We spent time last week doing some Stick Man themed activities. I try to use one book per month to provide themed activities over the course of a week and the boys really enjoy the activities. I find it a great way to include a wide range of topics - this time we have included English, science, craft, exercise and cooking.
"Stick Man lives in the family tree with his Stick Lady Love and their stick children three." But it's dangerous being a Stick Man. A dog wants to play with him, a swan builds her nest with him. He even ends up on a fire! Will he ever get back to the family tree?
Harry and Peter both did some alphabet work. I wrote Stick Man on a sheet of bordered paper (from Twinkl) and made matching letter cards for Peter to cut out, match and glue. I also wrote all of the letters in the words Stick Man twice and asked him to match them up by drawing lines.
Harry put some of the words from the story into alphabetical order and answered some comprehension questions. These were in a Stick Man pack from tes connect, which is a site you need to register for, but it is free and I sometimes find useful resources, although a lot are very school specific.
We also had some great fun with sticks. We tried to use sticks for as many different things as possible during a park visit, as Stick Man was used in the story. We had a bubble popper, a fire hose and pretend ice cream sticks!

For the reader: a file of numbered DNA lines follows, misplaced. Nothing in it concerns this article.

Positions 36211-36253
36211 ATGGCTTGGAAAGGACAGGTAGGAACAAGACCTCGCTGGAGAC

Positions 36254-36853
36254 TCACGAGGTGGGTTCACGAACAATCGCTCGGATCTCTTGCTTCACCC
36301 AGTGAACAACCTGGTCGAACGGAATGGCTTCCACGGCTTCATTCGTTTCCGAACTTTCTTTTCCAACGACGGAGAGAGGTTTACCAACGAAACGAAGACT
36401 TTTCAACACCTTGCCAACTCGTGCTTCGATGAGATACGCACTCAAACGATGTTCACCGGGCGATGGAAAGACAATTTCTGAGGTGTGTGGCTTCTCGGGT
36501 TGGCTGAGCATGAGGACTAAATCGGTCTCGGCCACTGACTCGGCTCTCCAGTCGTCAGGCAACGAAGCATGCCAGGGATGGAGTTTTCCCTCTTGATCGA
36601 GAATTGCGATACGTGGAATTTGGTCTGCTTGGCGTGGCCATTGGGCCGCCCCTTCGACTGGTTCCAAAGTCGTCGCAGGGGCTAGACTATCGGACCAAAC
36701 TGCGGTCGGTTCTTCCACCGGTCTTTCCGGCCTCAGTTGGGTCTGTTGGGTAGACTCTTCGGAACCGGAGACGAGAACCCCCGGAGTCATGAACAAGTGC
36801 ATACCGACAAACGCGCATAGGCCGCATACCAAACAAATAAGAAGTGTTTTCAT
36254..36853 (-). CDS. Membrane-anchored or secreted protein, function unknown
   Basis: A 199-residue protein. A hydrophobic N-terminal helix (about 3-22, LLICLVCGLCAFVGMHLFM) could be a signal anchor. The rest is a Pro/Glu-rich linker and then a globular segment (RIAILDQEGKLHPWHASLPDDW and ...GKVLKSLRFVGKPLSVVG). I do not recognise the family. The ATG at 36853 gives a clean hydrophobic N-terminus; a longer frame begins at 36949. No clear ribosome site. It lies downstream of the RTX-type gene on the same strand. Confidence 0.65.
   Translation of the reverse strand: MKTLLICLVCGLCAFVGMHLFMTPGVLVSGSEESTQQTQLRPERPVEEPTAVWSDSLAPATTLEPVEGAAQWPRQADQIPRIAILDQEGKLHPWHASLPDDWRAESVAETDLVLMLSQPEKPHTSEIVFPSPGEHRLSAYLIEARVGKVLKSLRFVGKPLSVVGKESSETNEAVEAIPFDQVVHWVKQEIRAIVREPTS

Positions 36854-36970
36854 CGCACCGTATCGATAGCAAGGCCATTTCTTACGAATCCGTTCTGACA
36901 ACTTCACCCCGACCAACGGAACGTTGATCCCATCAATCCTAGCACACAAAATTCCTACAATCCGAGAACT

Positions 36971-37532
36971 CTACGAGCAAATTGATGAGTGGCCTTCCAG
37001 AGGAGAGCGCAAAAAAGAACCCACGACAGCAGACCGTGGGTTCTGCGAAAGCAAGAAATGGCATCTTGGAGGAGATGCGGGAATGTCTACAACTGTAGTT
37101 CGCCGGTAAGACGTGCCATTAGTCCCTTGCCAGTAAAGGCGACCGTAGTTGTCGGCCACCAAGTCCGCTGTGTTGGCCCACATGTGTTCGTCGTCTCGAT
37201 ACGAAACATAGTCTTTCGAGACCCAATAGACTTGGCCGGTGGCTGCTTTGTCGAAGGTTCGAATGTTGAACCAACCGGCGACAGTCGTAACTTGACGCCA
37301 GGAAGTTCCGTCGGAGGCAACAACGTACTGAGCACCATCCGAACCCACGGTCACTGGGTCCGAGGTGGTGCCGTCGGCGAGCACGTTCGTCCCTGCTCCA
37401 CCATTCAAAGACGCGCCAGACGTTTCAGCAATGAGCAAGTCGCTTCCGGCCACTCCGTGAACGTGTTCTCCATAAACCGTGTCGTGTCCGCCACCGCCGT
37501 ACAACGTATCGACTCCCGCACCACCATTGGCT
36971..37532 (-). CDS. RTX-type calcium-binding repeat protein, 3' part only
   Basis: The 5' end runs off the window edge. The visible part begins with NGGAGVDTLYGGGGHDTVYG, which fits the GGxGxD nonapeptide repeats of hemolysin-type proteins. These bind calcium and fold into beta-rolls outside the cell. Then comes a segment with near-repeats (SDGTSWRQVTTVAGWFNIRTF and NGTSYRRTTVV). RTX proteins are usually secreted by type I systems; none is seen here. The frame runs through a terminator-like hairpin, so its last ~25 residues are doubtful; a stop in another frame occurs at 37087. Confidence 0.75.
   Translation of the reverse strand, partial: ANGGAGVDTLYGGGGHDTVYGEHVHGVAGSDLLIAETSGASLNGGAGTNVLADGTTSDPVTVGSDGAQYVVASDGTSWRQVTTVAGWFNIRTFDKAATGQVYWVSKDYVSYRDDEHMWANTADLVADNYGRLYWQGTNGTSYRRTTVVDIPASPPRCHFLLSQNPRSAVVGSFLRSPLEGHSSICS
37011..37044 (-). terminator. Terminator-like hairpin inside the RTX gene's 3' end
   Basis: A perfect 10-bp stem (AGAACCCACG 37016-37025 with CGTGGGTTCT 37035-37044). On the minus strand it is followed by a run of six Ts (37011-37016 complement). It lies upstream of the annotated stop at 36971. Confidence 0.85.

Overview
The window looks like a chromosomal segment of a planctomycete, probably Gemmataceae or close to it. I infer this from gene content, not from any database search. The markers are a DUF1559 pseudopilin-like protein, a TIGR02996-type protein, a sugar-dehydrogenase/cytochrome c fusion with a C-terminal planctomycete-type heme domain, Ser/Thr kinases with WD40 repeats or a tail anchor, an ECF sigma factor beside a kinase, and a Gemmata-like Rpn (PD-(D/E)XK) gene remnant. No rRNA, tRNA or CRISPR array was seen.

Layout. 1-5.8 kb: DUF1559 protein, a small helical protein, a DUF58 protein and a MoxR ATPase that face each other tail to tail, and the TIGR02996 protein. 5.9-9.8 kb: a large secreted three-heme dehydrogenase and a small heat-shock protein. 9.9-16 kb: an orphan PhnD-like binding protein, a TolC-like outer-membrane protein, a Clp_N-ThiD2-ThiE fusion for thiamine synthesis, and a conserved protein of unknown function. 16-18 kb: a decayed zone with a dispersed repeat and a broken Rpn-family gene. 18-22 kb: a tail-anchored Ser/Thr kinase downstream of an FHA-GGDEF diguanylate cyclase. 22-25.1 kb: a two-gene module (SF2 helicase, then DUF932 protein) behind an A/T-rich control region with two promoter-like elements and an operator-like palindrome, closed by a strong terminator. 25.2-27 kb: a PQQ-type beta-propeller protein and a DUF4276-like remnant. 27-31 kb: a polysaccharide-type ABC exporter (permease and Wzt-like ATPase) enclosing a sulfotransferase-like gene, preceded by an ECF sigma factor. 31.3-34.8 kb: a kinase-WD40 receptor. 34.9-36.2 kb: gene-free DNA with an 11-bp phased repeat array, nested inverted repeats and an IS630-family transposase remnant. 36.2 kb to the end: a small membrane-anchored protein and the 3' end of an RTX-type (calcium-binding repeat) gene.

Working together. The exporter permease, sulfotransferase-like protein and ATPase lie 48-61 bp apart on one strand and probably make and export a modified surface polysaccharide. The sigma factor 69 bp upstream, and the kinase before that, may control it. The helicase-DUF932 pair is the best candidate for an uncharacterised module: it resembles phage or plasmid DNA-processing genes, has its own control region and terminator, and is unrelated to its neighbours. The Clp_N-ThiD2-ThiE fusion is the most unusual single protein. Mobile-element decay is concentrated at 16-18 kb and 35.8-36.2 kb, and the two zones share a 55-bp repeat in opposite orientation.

Peter also pushed his on the swings.
And made claws with spiky sticks.
We made the word 'Spring'.
We also brought some home to use for crafts. We used forked sticks to weave shiny yarn around. Harry drew spiders and we added these to turn them into spider webs.
Harry and Peter collected their own stick family, with Stick Man, Stick Lady Love and the Stick Children Three. They painted eyes on them and we added felt leaves as hair. They both really like the stick family and I keep catching Peter talking to them!
We also had a think about nests, as Stick Man was woven into a Swan's nest. Harry and Peter thought of several different birds, including parrots, toucans, puffins, crows and bluebirds. We read this library book, which had a nest section, and talked about why birds make nests.
We watched YouTube videos of weaver birds making their nests. Harry and Peter laughed lots at this one as a young bird kept falling from the branch after failing to make a strong knot! We also liked looking at pictures of camouflaged eggs, which are coloured to look like pebbles or grass to provide protection.
We also made our own edible nests. The boys bashed up shredded wheat (85g) and added melted chocolate (200g). They pushed the mixture into bun cases and added mini eggs.